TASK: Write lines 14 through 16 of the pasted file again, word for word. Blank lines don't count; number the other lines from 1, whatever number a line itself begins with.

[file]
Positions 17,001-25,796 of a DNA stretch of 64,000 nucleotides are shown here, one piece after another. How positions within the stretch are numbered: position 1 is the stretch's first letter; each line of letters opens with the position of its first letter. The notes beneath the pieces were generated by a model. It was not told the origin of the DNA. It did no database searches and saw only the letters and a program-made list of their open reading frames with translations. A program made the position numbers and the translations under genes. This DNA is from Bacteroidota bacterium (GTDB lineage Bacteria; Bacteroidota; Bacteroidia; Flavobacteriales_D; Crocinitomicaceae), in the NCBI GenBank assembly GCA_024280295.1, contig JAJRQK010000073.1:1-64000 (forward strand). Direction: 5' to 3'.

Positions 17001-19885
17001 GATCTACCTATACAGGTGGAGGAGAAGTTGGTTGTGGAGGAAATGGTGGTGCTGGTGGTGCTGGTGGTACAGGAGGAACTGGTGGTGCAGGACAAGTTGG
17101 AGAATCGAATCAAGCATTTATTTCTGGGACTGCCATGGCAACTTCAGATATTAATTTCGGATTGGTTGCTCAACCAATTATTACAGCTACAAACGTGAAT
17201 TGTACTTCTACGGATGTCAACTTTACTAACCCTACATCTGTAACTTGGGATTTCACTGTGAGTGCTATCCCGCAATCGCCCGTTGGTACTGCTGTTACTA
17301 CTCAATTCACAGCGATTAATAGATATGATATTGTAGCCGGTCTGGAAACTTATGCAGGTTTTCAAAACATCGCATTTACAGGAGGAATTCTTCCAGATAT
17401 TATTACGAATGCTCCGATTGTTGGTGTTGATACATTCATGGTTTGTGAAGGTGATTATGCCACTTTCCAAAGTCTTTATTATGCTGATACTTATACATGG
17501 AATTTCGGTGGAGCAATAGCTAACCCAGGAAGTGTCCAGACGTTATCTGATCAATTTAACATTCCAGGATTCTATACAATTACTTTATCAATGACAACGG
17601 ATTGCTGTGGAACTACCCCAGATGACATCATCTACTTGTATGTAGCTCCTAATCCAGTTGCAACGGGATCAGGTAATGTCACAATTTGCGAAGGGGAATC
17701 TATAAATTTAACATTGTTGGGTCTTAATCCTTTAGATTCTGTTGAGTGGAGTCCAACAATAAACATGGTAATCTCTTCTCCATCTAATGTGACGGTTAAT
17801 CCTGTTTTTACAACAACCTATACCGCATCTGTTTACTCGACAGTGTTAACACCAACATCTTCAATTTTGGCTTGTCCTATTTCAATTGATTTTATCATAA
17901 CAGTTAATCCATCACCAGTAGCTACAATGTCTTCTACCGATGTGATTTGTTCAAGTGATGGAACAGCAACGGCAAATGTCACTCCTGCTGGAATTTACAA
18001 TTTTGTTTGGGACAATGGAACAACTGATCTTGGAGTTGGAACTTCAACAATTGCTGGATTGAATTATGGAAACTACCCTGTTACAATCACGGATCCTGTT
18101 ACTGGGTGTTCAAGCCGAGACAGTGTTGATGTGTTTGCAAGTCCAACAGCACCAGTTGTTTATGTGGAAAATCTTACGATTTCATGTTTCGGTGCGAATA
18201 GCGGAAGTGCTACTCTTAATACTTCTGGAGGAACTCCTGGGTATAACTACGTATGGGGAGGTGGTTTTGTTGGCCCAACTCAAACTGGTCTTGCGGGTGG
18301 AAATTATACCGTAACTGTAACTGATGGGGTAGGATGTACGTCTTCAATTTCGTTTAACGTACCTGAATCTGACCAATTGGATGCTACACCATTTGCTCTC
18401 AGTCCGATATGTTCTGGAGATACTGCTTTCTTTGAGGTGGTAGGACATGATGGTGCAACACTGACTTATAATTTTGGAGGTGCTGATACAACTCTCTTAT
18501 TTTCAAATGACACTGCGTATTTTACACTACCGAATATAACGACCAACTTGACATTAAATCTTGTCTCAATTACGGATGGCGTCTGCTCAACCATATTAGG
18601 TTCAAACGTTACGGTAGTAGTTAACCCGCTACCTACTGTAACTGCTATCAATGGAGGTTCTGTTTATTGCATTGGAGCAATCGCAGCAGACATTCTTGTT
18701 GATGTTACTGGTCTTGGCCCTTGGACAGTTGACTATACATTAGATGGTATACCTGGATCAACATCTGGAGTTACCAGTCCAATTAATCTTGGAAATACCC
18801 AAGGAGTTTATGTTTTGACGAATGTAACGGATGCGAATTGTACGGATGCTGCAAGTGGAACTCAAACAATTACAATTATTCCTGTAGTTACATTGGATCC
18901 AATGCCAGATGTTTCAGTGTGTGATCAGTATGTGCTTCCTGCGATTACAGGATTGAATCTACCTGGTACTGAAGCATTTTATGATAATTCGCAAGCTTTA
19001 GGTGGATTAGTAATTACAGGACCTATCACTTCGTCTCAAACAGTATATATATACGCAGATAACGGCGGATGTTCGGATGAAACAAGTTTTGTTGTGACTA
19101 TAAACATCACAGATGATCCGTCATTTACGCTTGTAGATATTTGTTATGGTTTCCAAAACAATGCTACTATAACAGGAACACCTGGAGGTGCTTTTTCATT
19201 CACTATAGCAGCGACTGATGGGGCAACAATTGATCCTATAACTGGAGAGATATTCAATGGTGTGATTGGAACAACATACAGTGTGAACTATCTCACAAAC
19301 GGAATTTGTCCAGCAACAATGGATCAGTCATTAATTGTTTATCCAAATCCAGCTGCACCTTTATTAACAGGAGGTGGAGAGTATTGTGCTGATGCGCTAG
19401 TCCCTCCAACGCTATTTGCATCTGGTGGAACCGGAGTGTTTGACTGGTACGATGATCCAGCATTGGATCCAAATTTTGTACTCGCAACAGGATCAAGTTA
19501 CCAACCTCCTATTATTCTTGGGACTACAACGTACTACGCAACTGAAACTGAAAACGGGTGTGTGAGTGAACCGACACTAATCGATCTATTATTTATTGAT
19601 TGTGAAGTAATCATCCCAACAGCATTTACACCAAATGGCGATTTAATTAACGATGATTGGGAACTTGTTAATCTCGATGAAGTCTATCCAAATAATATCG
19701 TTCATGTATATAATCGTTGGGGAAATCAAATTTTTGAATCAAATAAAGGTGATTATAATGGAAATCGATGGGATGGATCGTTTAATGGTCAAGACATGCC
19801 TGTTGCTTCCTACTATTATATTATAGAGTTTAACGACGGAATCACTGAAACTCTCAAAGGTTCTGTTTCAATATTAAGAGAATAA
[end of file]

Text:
18101 ACTGGGTGTTCAAGCCGAGACAGTGTTGATGTGTTTGCAAGTCCAACAGCACCAGTTGTTTATGTGGAAAATCTTACGATTTCATGTTTCGGTGCGAATA
18201 GCGGAAGTGCTACTCTTAATACTTCTGGAGGAACTCCTGGGTATAACTACGTATGGGGAGGTGGTTTTGTTGGCCCAACTCAAACTGGTCTTGCGGGTGG
18301 AAATTATACCGTAACTGTAACTGATGGGGTAGGATGTACGTCTTCAATTTCGTTTAACGTACCTGAATCTGACCAATTGGATGCTACACCATTTGCTCTC